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Working in retail a generation apart, they are two people who have had an enormous impact on the shape of the convenience market today. Remarkably, Paul’s flagship shop is a former Lo-Cost outlet, a chain co-founded and part-owned by Threlfall in the 1970s.
Things they have in common are that they’re 24 hours a day switched-on retailers, always talking about what works and what doesn’t, what the competition is doing, and how to get an edge for their shoppers.
Paul and more than 120 retailers attending the Academy gala dinner also had a once in a lifetime chance to hear Threlfall share his retailing philosophy in eight simple rules of retail.
Never get so busy that you don’t have time to look up and see the opportunities which are passing you by.
Never be afraid to take a financial gamble when you truly believe in your own judgment.
Find a partner with whom you can share ideas, holidays and the workload.
Always give the customer what they want and at the most competitive price.
You have to love what you do, otherwise it will destroy you.
Know when to get out.
Be in the right place at the right time.
Continually prune out unnecessary costs from your overheads.
Sprinkled between Threlfall’s success story of moving from a single market stall to a chain of more than 1,000 outlets, the power of these eight ideas could be missed. As one retailer remarked to me on the night: “One minute he was starting out, the next he had a 1,000 shops. He made it sound so easy.”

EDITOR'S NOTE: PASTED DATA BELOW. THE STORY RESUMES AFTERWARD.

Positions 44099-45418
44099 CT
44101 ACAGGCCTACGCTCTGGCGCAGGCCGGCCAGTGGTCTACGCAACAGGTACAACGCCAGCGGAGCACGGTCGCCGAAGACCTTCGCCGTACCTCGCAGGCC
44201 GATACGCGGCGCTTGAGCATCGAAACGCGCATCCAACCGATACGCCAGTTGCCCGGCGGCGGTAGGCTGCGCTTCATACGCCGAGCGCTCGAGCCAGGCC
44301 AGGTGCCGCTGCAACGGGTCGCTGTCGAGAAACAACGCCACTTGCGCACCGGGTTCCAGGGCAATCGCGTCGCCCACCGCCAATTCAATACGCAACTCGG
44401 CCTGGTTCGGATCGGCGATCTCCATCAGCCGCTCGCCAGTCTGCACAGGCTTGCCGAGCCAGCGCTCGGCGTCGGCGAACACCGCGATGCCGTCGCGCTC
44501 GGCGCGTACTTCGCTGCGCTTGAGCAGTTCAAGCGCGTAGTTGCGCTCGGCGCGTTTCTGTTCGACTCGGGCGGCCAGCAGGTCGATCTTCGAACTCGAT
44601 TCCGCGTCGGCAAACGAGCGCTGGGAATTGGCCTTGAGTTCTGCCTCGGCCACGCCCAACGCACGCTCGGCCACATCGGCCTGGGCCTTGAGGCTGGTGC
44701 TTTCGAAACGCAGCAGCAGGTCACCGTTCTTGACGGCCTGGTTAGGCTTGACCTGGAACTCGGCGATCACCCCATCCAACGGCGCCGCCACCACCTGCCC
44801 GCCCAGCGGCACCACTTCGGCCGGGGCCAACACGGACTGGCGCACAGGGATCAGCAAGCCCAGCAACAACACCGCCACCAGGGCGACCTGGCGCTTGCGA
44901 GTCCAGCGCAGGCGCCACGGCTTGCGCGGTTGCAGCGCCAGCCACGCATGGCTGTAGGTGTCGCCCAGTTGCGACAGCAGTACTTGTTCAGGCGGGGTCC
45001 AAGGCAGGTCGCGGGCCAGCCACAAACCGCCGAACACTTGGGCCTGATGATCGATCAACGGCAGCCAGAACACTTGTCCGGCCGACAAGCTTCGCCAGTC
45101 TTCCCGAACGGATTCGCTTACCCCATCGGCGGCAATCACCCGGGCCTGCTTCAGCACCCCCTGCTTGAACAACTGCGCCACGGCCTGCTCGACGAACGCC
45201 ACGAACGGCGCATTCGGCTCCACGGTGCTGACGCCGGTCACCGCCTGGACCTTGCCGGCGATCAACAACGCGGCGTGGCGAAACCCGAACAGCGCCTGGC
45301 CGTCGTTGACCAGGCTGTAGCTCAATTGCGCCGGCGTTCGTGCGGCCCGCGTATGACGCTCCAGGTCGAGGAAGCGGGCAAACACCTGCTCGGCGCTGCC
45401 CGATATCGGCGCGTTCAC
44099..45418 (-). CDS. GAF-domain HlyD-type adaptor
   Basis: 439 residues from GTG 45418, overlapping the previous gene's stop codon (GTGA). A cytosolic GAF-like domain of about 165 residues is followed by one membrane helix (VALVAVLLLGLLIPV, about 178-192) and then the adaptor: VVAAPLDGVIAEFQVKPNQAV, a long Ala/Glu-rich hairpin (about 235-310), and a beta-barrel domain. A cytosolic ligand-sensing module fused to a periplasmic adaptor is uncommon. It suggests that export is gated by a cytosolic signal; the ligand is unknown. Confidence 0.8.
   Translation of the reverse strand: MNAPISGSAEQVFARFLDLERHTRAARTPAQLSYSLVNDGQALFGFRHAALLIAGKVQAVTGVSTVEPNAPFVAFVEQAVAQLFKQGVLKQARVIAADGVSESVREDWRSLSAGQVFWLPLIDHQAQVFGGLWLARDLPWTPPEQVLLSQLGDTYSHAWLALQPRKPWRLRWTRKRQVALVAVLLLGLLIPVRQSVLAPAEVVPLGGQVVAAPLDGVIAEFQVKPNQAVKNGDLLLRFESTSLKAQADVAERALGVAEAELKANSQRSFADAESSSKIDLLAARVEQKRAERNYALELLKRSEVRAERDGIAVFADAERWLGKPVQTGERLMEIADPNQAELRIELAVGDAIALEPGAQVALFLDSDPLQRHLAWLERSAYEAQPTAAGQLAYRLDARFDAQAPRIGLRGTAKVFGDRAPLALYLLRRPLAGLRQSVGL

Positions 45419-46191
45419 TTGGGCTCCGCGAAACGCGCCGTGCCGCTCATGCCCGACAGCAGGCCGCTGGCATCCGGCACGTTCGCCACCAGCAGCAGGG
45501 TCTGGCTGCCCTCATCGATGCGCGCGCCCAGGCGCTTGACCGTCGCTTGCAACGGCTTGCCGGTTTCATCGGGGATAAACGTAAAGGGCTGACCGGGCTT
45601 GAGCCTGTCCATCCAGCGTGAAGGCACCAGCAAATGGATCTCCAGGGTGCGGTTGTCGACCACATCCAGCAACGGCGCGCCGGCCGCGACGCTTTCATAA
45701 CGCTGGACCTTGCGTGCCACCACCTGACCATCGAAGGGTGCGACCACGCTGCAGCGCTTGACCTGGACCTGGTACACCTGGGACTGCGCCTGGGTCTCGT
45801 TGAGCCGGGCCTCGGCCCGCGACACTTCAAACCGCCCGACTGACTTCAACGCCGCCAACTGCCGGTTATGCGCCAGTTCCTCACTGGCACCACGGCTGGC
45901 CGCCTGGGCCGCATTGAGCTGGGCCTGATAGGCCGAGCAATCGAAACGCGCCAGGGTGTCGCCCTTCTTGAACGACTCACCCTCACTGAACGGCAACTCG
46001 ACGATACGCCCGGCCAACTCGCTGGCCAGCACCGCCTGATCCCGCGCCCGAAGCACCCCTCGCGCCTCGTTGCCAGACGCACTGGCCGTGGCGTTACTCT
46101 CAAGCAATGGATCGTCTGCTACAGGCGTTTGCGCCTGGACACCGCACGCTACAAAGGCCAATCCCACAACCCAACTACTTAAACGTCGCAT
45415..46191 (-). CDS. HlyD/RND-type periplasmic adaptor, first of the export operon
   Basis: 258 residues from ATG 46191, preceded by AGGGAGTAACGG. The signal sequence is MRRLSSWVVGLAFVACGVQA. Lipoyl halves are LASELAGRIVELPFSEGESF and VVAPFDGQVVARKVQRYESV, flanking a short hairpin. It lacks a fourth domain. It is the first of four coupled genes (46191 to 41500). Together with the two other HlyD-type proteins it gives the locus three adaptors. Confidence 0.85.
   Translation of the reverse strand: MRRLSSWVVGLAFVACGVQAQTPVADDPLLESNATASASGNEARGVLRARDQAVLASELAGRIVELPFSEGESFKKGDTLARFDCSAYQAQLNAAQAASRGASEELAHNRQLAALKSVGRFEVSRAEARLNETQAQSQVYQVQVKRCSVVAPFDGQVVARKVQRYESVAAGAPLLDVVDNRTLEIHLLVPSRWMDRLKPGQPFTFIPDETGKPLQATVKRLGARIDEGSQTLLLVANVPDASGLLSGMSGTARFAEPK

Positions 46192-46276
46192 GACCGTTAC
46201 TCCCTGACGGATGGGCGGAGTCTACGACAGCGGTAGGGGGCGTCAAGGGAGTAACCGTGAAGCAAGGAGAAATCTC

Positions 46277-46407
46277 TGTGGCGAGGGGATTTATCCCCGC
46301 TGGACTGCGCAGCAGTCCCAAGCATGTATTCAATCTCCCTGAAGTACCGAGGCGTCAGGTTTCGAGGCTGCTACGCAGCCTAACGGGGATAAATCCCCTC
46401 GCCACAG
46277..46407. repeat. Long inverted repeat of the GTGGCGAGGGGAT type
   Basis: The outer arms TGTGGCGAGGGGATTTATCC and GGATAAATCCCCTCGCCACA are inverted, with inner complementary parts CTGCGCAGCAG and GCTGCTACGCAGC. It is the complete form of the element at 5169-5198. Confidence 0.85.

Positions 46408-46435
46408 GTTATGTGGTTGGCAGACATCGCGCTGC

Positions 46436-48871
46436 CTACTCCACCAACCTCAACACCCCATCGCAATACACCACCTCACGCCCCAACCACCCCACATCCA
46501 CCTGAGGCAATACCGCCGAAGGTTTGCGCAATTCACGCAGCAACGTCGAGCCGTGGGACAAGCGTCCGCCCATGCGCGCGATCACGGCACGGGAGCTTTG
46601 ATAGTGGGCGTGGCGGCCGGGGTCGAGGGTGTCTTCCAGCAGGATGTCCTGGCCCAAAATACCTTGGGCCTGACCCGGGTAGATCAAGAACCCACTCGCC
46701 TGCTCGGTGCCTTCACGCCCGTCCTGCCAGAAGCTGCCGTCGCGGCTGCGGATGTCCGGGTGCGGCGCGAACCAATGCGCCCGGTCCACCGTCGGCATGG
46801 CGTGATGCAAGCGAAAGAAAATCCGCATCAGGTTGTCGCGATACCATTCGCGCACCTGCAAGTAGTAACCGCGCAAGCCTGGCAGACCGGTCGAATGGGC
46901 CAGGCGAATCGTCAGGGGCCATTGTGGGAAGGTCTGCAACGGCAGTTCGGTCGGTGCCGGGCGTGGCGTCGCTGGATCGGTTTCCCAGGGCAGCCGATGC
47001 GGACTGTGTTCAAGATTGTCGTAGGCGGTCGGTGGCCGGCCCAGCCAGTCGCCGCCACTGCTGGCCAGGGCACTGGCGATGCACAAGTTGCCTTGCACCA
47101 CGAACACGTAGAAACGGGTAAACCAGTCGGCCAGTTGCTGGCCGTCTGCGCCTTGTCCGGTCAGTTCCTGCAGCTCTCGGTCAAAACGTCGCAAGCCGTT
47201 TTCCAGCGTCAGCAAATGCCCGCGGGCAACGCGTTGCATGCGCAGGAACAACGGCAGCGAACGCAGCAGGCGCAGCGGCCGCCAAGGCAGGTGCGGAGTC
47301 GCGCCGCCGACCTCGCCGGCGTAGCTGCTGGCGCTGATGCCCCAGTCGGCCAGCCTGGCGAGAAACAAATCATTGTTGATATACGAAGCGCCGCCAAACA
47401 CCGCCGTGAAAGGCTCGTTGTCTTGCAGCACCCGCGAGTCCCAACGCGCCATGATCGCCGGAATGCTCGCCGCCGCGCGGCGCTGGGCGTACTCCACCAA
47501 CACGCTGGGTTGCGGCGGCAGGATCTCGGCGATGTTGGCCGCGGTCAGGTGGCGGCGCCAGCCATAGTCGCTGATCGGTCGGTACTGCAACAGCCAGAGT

If you think about your own business and then think back over the ideas above, how strong a match do you find? Some things are easy to say and hard to do. Many things are hard to identify in advance of doing them and much easier to label in hindsight.
In the 1990s, Threlfall said there were two types of convenience stores in the UK. Those that were poor or those that were very poor. The grocery-based stores were all poor at CTN and the CTN-based stores were the opposite.
Threlfall and his team faced the chicken and egg problem. They needed good fresh displays in order to build a reputation with shoppers but the waste involved was so large and costly that they could not keep going long enough to build up sales in the first place. Then only Tesco had solved the supply chain problem so using rule six Threlfall exited the business.
Today’s independent retailers and their supply chain face a similar problem. But independents have better support. Today, Threlfall says, independent retailers are in the right place (rule seven) as shoppers abandon the superstores and seek to shop locally.
One of the things you need to be successful, Threlfall says is: “That desire to get out of bed in the morning, that determination and hunger to get things right and a thirst to constantly learn.”
That’s why you are reading betterRetailing and why you too can win in 2016.